One thing I love about the Kindle is the fact that you can 'highlight’ text (I never mark inside paper books because it somehow feels like blasphemy, perhaps the last guilty vestige of my Catholic upbringing). It is perhaps less well known that if you connect the Kindle to your computer, you can download a file called My Clippings.txt from the 'documents’ folder and do what you like (within legal limits) with the selections you’ve highlighted.
I think it’s within the realm of fair use to share a few of my favorite tidbits here:
“LEAVE A HOUSE empty in Malibu, Tessa told Chevette, and you get the kind of people come down from the hills and barbecue dogs in your fireplace.” — William Gibson, All Tomorrow’s Parties
“That which is overdesigned, too highly specific, anticipates outcome; the anticipation of outcome guarantees, if not failure, the absence of grace.” — ibid
“Wouldn’t be a bad job, as bad jobs went.” — ibid
“Better sleep with a sober cannibal than a drunken Christian.” — Herman Melville, Moby Dick
“On one side hung a very large oilpainting so thoroughly besmoked, and every way defaced, that in the unequal crosslights by which you viewed it, it was only by diligent study and a series of systematic visits to it, and careful inquiry of the neighbors, that you could any way arrive at an understanding of its purpose. Such unaccountable masses of shades and shadows, that at first you almost thought some ambitious young artist, in the time of the New England hags, had endeavored to delineate chaos bewitched. But by dint of much and earnest contemplation, and oft repeated ponderings, and especially by throwing open the little window towards the back of the entry, you at last come to the conclusion that such an idea, however wild, might not be altogether unwarranted. But what most puzzled and confounded you was a long, limber, portentous, black mass of something hovering in the centre of the picture over three blue, dim, perpendicular lines floating in a nameless yeast. A boggy, soggy, squitchy picture truly, enough to drive a nervous man distracted. Yet was there a sort of indefinite, half-attained, unimaginable sublimity about it that fairly froze you to it, till you involuntarily took an oath with yourself to find out what that marvellous painting meant. Ever and anon a bright, but, alas, deceptive idea would dart you through.—It’s the Black Sea in a midnight gale.—It’s the unnatural combat of the four primal elements.—It’s a blasted heath.—It’s a Hyperborean winter scene.—It’s the breaking-up of the icebound stream of Time. But at last all these fancies yielded to that one portentous something in the picture’s midst. THAT once found out, and all the rest were plain. But stop; does it not bear a faint resemblance to a gigantic fish? even the great leviathan himself? In fact, the artist’s design seemed this: a final theory of my own, partly based upon the aggregated opinions of many aged persons with whom I conversed upon the subject. The picture represents a Cape-Horner in a great hurricane; the half-foundered ship weltering there with its three dismantled masts alone visible; and an exasperated whale, purposing to spring clean over the craft, is in the enormous act of impaling himself upon the three mast-heads.” — ibid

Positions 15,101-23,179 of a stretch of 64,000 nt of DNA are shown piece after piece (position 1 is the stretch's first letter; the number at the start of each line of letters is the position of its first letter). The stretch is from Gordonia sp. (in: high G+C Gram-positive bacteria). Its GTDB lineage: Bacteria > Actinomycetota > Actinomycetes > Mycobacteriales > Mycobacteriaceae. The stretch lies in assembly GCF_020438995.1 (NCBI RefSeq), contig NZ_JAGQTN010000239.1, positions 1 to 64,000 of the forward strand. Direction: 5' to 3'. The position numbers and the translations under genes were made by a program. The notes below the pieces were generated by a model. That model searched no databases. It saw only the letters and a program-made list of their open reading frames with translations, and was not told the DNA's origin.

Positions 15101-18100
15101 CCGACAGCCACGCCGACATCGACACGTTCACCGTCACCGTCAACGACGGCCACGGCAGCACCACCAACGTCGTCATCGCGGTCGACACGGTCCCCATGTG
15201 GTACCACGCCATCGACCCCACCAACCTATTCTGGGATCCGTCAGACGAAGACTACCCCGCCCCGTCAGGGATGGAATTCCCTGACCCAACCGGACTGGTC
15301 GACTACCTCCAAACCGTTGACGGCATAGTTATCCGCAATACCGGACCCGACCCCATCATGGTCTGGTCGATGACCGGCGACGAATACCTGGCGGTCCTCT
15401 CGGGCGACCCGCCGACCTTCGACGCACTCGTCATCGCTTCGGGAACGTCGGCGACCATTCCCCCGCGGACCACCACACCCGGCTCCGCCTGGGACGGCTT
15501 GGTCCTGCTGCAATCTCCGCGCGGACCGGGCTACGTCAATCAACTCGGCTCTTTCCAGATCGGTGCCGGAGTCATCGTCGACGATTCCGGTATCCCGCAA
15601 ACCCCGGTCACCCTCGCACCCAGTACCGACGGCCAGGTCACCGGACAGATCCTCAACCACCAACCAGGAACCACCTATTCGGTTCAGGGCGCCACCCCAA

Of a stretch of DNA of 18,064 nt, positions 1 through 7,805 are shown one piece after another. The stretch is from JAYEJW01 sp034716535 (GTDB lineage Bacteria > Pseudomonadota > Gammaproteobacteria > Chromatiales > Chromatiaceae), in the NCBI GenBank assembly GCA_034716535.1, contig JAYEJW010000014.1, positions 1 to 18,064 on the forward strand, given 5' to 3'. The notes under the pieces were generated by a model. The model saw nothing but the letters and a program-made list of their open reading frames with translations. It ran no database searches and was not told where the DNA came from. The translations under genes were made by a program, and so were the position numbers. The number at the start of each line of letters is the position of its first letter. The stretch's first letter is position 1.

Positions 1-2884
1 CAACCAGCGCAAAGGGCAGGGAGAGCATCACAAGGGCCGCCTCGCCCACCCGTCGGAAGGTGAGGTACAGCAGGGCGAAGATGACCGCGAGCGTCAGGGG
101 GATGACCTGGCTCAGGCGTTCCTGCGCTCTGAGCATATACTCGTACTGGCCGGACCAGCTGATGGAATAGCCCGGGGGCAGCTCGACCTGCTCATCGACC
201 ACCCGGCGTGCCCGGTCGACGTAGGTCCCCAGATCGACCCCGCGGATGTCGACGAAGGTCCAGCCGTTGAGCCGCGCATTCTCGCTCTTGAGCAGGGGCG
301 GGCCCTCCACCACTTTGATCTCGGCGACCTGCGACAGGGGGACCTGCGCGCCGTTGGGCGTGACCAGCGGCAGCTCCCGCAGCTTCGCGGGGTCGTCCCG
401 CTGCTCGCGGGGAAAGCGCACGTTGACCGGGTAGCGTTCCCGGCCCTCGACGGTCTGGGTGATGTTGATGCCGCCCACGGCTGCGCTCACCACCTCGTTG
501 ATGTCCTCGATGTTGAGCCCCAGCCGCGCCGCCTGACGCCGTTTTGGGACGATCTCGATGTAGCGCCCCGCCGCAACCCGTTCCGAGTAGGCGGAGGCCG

“In small towns people scent the wind with noses of uncommon keenness.” — Stephen King, The Stand
“He was a spear-carrier, the army version of a Mafia button-man, ....” — ibid
Sometimes I highlight just a word, a small treat to be shared on a later occasion. Examples:
These from Annie Proulx, Stephen King, Herman Melville, William Gibson. Pondering words like these makes me love the English Language.